Posts tagged ‘Cilantro’

August 12, 2014

Roasted Red Jalapeño Elote

Roasted Red Jalapeno Corn 2

I suspect many of you will scoff, even cringe, when you pull out the mayonnaise to make this dish. You might question why on earth I would stray from the canon of butter when it comes to finishing some perfectly nice corn on the cob.

You would be oh so wrong to do so.

Elote, a traditional Mexican preparation of corn on the cob, employs mayonnaise for one simple reason: stuff sticks to it. Delicious, scrumptious stuff like refreshing cilantro and salty cotija cheese that would just slide right off a butter coating. Furthermore, it’s easy to mix in all sorts of wonderful things like tangy lime juice and spicy roasted red jalapeno.

In short, it’s the perfect vehicle for adorning your sweet grilled corn with the best possible combination of ingredients. So stop hating on mayonnaise and make yourself some Elote, ASAP.

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August 12, 2013

Chicken Tinga Chilaquiles

Tinga Chilaquiles

When I imagined this dish, I was aiming for nachos.

I had in my head an image of cheesy goodness oozing between tortilla chips with a smattering of deliciously spicy chicken tinga tossed over the top. But I wound up getting the portions wrong, and there was a lot more chicken tinga than I expected. When I pulled it out of the oven and tried to pull a chip away it crumpled soggily under the weight of all the toppings.

So I wound up eating it with a fork instead, and it was truly fantastic. I was going to call them “fork nachos” and shout the name from the rooftops to anyone who would listen, but after a little Google searching I discovered there was already a name for this kind of delicious smothered nachos: “Chilaquiles.”

And man, these are some awesome Chilaquiles.

They’ve got everything you could want in a Mexican dish. The chicken tinga itself spicy, tangy, and just a little bit sweet, while the rest of the toppings are a blend of creamy, cheesy, earthy and herbal. The tortilla chips provide just enough of a base to hold the whole meal together without giving it an overwhelmingly starchy feel.

You won’t be able to resist going back for seconds!

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April 8, 2012

SliderPalooza!

Patrick and Quinn present to you: The All-Star Lineup of SliderPalooza!

We know, we know, this post is long overdue. After all, we previewed this post with our Mashed Potato Slider with Apple-Fennel Slaw over four months ago.

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January 29, 2012

IPA Chicken Stuffed Poblano Pepper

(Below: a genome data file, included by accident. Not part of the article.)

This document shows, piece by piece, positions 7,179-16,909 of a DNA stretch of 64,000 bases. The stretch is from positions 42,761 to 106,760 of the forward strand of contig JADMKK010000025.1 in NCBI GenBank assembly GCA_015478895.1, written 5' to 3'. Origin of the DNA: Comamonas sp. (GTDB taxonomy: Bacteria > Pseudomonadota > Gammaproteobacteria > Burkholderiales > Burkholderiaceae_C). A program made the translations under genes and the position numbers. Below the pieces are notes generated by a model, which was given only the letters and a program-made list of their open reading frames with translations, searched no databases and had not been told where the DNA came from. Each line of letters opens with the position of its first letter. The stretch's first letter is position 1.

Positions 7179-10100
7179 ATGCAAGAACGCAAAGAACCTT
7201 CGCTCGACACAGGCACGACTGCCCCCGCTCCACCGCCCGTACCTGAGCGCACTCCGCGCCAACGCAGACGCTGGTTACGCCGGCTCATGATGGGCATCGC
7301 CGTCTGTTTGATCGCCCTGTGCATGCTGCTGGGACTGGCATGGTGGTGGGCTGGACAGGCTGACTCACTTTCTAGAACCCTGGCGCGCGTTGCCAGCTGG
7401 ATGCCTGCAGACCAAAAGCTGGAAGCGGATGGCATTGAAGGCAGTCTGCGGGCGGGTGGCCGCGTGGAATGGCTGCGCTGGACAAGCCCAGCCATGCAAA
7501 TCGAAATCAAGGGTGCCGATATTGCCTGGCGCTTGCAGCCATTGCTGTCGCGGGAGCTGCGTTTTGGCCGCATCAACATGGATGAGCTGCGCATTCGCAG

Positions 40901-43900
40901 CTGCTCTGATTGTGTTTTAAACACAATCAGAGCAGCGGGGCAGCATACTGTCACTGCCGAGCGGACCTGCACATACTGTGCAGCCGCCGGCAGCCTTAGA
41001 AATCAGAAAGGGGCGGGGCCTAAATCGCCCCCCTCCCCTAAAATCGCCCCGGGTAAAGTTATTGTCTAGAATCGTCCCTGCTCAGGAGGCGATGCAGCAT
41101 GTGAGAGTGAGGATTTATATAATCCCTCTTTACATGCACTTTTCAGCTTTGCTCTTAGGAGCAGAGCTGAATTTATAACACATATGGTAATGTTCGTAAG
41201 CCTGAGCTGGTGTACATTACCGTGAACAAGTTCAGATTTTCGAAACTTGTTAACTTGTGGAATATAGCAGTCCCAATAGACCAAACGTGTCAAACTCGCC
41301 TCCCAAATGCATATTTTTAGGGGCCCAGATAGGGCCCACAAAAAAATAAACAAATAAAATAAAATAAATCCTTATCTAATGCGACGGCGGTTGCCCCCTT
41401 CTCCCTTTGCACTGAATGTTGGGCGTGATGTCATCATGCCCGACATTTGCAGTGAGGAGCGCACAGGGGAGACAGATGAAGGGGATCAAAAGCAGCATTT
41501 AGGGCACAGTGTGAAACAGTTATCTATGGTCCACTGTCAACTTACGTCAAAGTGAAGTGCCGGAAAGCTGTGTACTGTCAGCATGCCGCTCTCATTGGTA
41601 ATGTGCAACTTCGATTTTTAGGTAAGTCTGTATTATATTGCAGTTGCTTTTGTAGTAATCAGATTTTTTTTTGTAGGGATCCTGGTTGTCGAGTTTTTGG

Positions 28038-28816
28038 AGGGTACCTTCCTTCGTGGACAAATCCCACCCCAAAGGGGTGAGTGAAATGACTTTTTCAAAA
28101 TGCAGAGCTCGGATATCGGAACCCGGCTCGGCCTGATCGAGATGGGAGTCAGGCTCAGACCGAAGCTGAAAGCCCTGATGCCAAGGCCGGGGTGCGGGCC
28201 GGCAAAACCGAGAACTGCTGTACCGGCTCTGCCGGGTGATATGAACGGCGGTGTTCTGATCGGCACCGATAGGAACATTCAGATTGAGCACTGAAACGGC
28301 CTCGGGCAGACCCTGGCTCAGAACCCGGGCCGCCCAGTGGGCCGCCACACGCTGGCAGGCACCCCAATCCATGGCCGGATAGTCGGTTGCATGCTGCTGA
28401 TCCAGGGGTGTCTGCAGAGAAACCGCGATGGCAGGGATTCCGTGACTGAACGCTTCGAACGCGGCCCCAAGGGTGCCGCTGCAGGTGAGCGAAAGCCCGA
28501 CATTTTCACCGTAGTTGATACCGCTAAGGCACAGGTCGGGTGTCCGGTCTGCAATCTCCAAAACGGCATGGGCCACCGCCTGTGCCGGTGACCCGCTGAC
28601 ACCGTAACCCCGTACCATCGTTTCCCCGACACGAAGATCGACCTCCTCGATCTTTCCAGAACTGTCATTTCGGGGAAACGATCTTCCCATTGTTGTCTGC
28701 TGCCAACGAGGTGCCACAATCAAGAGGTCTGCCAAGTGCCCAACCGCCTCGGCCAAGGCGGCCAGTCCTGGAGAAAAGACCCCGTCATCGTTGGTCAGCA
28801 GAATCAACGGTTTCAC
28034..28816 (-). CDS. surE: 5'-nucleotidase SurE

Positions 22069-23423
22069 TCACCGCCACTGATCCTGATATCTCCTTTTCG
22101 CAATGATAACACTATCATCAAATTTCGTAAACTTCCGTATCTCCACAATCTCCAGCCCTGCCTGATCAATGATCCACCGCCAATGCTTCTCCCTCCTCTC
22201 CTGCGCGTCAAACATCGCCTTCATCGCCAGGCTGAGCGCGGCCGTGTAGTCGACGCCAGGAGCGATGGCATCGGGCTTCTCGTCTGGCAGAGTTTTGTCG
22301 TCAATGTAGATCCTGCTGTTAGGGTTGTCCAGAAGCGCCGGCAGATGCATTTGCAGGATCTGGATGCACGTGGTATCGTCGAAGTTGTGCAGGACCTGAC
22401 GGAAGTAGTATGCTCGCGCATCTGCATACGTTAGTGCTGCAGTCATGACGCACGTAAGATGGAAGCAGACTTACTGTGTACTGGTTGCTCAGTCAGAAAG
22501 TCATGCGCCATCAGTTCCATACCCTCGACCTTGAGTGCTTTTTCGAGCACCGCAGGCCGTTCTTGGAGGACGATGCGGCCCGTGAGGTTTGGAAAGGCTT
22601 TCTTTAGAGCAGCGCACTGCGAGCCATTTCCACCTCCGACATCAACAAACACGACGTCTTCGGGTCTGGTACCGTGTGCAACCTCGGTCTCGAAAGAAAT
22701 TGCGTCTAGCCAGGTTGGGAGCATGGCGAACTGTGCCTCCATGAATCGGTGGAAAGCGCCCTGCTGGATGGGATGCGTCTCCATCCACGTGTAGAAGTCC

It’s no secret that we’re big fans of beer on this blog, but I’ve usually kept my food blogging and my beer blogging separate.

No longer.

There’s nothing new about bringing beer into the kitchen, but it’s typically darker brews that are incorporated into dishes – from Steak with Porter Reduction to Corned Beef slow-roasted in Guinness to Brown Ale Ice Cream Floats. That’s all well and good, but being a hop-head I wanted to take a run at incorporating IPA (India Pale Ale) into a recipe.

Different kinds of beer, just like wines, pair well with different foods. IPAs tend to fit best with spicier cuisines, such as Thai, Indian, Cajun and Mexican. Because I’ve been on something of a Mexican kick lately, I opted to try integrating an IPA into a classic dish – stuffed poblano peppers.

So, should hop-heads rejoice?

I wouldn’t. To be honest, the IPA flavor didn’t really permeate the chicken as well as I had hoped. Only on occasion did faint notes of hop come to the fore. The dish still tasted great – tender, flavorful chicken, roasted poblano, sharp cotija and refreshing salsa – but the beer just wasn’t a force in the palette.

The fundamentals of this dish are strong enough that I’d just recommend combining all the spices into a dry rub and saving the IPA to drink with dinner. While you’re doing that, I’ll continue searching for the perfect way to serve up IPA on a plate.

IPA Chicken Stuffed Poblano Pepper

  • 2 chicken tenders
  • 2 poblano peppers
  • 1/4 cup cotija cheese, crumbled

Marinade

  • 1 bottle of India Pale Ale
  • 2 teaspoons lime zest
  • 1/4 cup red onion, finely chopped
  • 1 tablespoon chili powder
  • 1 tablespoon cumin
  • 1 tablespoon garlic powder
  • 1 tablespoon black pepper

Salsa

  • 3 roma tomatoes, diced
  • 1 jalapeño, finely diced
  • 1/4 cup red onion, finely chopped
  • 10 cilantro leaves, chopped
  • Juice of one lime

 

  1. Combine all marinade ingredients in a ziplock bag or tuperware container. Add the chicken tenders and refrigerate for at least two hours, preferable overnight.
  2. Using a barbecue, toaster oven or oven on broil, roast the poblano pepper for 4-6 minutes or until slightly tender. Make a lengthwise cut in the poblano and remove the seeds.
  3. Pre-heat the oven to 350 degrees. Place a chicken tender into each pepper, the peppers into a baking dish and the baking dish into the oven. Cook for 25-30 minutes or until the chicken is cooked through.
  4. Remove the stuffed peppers from the oven and plate. Sprinkle cotija cheese and salsa on top and serve.
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